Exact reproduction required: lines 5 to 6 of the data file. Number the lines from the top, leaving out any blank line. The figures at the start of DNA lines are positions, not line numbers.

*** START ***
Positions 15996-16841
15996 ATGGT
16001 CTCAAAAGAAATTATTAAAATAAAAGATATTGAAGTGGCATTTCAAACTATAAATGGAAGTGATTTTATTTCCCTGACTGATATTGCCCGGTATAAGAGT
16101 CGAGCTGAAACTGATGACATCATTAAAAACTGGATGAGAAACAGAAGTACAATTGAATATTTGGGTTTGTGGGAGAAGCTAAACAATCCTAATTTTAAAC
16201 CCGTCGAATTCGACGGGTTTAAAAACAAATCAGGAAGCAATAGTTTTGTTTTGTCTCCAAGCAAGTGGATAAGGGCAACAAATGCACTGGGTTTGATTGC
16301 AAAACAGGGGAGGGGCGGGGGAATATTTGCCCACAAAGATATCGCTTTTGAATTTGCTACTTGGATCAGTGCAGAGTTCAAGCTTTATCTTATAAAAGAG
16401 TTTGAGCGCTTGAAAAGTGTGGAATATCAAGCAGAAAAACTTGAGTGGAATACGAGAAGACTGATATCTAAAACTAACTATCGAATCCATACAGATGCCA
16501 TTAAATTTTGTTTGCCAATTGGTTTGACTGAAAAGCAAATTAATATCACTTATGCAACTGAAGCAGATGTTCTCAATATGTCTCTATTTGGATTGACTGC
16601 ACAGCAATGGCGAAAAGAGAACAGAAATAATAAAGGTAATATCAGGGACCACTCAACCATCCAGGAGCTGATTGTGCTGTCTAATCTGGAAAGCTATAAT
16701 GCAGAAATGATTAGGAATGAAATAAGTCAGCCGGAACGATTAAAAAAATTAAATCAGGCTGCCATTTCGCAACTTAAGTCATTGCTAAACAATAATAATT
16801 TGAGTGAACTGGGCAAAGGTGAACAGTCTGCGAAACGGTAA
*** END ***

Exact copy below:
16201 CCGTCGAATTCGACGGGTTTAAAAACAAATCAGGAAGCAATAGTTTTGTTTTGTCTCCAAGCAAGTGGATAAGGGCAACAAATGCACTGGGTTTGATTGC
16301 AAAACAGGGGAGGGGCGGGGGAATATTTGCCCACAAAGATATCGCTTTTGAATTTGCTACTTGGATCAGTGCAGAGTTCAAGCTTTATCTTATAAAAGAG